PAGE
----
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Lack of computer access in COVID predicts lower mental health among adolescents

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Mon, 06 Dec 2021 16:54:00

The coronavirus disease 2019 (COVID-19) pandemic has led to a significant decline in mental health worldwide, marked by increasing anxiety, depression, and psychological distress. These adverse outcomes on mental health are driven by social isolation, lack of opportunities for ordinary leisure time activities, educational disruption, pandemic-linked job losses, and financial stress, as well as illness caused by infection with severe acute respiratory syndrome coronavirus 2 (SARS-CoV-2).

Adolescent mental health is particularly at risk, both because of the increased vulnerability during this time and because impaired mental health can have long-term sequelae, thus affecting adult life in these individuals. A new study published on the preprint server medRxiv* discusses adolescent mental health during the pandemic in association with a single set of parameters including the availability of digital access through computers to do schoolwork.

Study: Digital Exclusion Predicts Worse Mental Health Among Adolescents During COVID-19. Image Credit: Maridav / Shutterstock.com

Background

Mental health in children was already showing a downward trend in the United Kingdom before the pandemic hit, with over a tenth of adolescents being diagnosed in 2017 with anxiety, depression, and the tendency to harm themselves. This has further worsened to 16% over the four years since then and reflects a more global trend.

Among the most obvious reasons for adolescent stress during the pandemic has been the closure of educational institutions. With the shift to online schooling, in many cases, the burden of this disruption fell largely on those without digital access because of a lack of access either to a computer or the internet.

This has been reflected in one U.K. study where almost a third of students from middle-class homes had live or recorded school lessons every day, with only half of this number of students from working-class homes able to participate in this platform of schooling. Disruption of education is a factor in impaired adolescent mental health, which could have partly accounted for the decline in the latter during the pandemic.

Secondly, with more or less severe restrictions on social contacts, adolescents suddenly found themselves having to adjust to their new normal of online or digital interactions with their friends. Thus, when these technologies were not available, the affected children felt even more stressed. The age group here is one that is readily affected by a lack of social contact opportunities, especially with peers.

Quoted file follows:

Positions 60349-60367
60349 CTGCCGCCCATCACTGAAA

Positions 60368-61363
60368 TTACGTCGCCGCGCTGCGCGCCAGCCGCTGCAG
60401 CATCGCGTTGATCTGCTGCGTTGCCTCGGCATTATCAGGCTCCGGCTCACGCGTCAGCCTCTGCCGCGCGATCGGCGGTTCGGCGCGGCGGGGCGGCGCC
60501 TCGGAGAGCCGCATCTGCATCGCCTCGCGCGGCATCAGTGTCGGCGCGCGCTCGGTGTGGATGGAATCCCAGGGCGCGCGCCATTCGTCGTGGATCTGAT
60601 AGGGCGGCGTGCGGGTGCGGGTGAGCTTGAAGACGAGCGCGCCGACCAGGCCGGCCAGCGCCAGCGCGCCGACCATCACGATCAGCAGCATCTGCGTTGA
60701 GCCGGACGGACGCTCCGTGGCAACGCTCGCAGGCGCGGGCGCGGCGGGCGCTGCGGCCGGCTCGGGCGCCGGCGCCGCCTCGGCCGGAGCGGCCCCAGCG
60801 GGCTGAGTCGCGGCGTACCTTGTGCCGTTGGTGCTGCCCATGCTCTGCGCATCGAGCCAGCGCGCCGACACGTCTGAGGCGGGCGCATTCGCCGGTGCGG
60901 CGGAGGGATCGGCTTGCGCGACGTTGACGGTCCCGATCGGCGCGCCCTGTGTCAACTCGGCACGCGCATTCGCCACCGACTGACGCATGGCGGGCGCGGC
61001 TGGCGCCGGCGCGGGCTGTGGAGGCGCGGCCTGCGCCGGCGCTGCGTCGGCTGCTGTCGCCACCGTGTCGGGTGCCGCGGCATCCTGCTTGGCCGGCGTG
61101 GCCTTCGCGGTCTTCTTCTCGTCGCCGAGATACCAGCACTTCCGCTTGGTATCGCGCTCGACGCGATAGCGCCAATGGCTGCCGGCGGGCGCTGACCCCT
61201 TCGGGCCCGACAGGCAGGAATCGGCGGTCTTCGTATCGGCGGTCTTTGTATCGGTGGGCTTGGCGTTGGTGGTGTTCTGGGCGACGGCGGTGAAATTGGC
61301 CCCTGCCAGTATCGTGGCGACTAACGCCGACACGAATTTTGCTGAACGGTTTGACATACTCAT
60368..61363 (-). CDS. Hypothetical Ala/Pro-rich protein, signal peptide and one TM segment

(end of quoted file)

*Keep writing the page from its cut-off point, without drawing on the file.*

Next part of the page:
About the study

The current study is based on data from Understanding Society, which is a longitudinal panel survey across the U.K. that tests the difference in mental health in adolescents who lacked digital access as compared to those who did not. This survey is a response to the lack of systematic research into the effect of socioeconomic disparity reflecting in less digital access for adolescents and the resulting impairment in adolescent mental health.

The researchers used latent growth curve modeling to understand mental health trajectories in this age group, with a comparison between groups with different rates of digital access.

The scientists used a question, inserted into the COVID-19 wave six questionnaires for youth distributed in November 2020. This question was, “Which of these things do you have at home to help you do your schoolwork?” The response options were “Access to a… computer” and “…good internet connection.”

Study findings

The latent growth curve modeling showed a quadratic trajectory for mental health in adolescents. They found that the group without computer access had a spike in mental health symptoms during the early days of the pandemic, with almost complete restoration in the group with good computer access by November 2020.

Conversely, there was no obvious link between access to a good internet connection and the mental health trajectory across the course of the COVID-19 pandemic. That is, there was an observable difference in the mental health trajectory during the pandemic, depending on whether the adolescents were deprived of digital access or not.